Thursday, 27 July 2017

Quick: think of all the adjectives you can use to describe your last moving experience. Laborious? Time-consuming? Mind-numbing? Expensive? A word not appropriate for mixed company? 

To many people, moving is considered a not-so-enjoyable experience that takes far more time than we think it will, and can surprise us with how much it costs. 

The costs can be a problem if you consider just how many people move every year. According to the U.S. Census Bureau, around 11 percent of the population moved into new homes in 2016—possibly spending more money than necessary in the process. 

Here are a few clever ways to save money on your next move:

Clean house, sell stuff, and clean again

You probably have items you haven't used in years hiding deep in your cabinets and the corners of your closets, regardless of the size of your home. Start your moving process at least a month before you go with a deep clean. Go through everything and reevaluate what you need and what you can do without. Hold a garage sale or start selling things online. 

Once you're done selling, go through your things a second time (and maybe even a third!). If you're on the fence about something, get rid of it. If you haven't worn that sweater in a year, give it away. Consider donating to your local shelter or Goodwill chapter

Search for free boxes

Shipping boxes purchased from moving-supply and mail-service businesses can put a significant dent in your moving budget. Instead, walk into your local hardware store, garden nursery, or grocery store, and ask if they have any free boxes. Many merchants will be all too glad to hand over a few boxes. 

Move during off-peak times 

The cost of moving can go up significantly if you decide to go during nice-weather periods. Try to time your move in the winter or late fall (approaching holiday season) for the best rates. Once you have a moving date locked down, book your movers for the middle of the month and try to negotiate for low rates. Companies are looking for work during those times, so you may get a discount. 

Skip the bubble wrap 

A roll of bubble wrap can get pricey, running from $20 to $50, depending on how much you need. Instead, use your softest sweaters to wrap dishes and other fragile items. Newspapers and magazines can also help keep your dishes and silverware safe. Stuff socks into wine glasses and layer picture frames with items of clothing. You'll save on space and expense!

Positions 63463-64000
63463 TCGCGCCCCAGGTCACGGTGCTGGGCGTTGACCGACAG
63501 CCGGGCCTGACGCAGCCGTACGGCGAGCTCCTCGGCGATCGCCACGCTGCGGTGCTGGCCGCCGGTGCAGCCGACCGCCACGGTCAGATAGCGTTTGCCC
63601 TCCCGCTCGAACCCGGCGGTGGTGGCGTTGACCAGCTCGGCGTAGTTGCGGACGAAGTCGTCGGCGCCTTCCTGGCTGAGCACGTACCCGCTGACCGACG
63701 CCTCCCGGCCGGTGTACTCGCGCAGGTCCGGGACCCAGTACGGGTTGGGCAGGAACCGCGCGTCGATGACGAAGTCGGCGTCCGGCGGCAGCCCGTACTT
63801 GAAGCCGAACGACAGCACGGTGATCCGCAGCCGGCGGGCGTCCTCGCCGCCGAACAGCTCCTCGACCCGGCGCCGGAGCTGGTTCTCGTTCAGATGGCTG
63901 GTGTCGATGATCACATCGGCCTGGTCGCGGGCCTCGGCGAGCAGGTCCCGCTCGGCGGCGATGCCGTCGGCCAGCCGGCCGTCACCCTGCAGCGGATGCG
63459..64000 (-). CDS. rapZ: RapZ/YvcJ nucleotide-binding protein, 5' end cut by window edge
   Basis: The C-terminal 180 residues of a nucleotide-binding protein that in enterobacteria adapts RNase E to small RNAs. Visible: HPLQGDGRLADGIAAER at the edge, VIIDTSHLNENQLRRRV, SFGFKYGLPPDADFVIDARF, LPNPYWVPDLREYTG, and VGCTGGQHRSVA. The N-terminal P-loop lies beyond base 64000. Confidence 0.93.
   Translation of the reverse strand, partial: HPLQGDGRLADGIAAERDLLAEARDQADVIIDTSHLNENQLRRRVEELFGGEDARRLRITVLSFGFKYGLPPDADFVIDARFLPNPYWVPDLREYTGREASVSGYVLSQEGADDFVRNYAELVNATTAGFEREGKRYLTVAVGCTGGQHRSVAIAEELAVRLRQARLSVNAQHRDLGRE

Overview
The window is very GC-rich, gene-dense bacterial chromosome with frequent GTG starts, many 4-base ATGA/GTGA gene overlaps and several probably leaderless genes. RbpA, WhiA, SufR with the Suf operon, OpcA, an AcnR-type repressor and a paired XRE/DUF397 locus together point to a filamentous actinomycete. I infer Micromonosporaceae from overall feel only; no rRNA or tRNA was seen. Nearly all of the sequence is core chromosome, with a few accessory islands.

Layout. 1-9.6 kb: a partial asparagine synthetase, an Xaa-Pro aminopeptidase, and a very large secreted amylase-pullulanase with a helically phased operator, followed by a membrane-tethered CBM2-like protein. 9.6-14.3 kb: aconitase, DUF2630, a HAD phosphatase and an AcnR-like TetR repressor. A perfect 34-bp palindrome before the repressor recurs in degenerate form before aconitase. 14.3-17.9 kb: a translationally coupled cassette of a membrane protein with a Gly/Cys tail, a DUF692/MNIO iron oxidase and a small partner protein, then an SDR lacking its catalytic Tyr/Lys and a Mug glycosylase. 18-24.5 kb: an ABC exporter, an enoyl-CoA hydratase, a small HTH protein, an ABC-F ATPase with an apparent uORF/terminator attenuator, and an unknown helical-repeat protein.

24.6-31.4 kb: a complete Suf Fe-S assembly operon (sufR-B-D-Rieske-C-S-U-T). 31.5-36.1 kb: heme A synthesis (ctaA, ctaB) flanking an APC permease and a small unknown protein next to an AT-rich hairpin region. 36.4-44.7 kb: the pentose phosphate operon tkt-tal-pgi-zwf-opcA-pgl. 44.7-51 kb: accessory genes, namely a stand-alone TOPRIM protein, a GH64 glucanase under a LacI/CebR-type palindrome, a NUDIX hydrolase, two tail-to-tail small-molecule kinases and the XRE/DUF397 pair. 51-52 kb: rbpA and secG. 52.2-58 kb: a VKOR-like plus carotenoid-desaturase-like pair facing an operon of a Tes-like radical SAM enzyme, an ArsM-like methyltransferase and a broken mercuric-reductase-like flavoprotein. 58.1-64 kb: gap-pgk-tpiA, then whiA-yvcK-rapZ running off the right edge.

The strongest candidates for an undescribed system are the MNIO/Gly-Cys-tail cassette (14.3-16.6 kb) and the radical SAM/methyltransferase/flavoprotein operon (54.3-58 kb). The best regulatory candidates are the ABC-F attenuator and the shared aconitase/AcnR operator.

Ship by bus or boat

Moving to the other side of the country? As long as you aren't in a time crunch, some of the cheapest ways to ship boxes is by bus. Consider Greyhound Package Express, which offers discounts for multiple boxes and up to 40 percent off for students. Moving to another country altogether? Look into freight shipping. This can take months, but as long as you have the essentials, living on an air mattress while you wait for your bed might not be so bad. Freightquote, FreightCenter, and ABF Freight, (moving on semitrailer trucks), are good places to start. 

Ask friends or hire help

Everyone dreads the “Hey, can you help me move?" question. Sweeten the deal for your friends by offering to buy dinner and gift them furniture and clothes that you would've donated anyway. Don't want to bother your friends? Hire help through a service like TaskRabbit, a company that subcontracts with locals to aid in everything from grocery shopping to moving. They even do boxing and shipping. Negotiate rates and interview several “rabbits" to get the best deal. 

Rent a portable moving crate

While driving a moving truck can help cut down on costs, many of these trucks may not come close to the savings you could get by utilizing a moving crate, and there are several companies that offer rentable crates. You fill it up, and the company picks it up and transports it to your new residence. Then you unload the crate and the company takes it away. This can take a few weeks, depending on distance, but the process is simple and painless. United Mayflower, U-Haul (ask for the U-Box), Door to Door, and PODS are good places to start.

Keep receipts

Moving for a job? As long as your new home and new workplace meet the IRS requirements, you may be eligible to write off your expenses on your next tax return. Be sure to keep all receipts related to your moving. 

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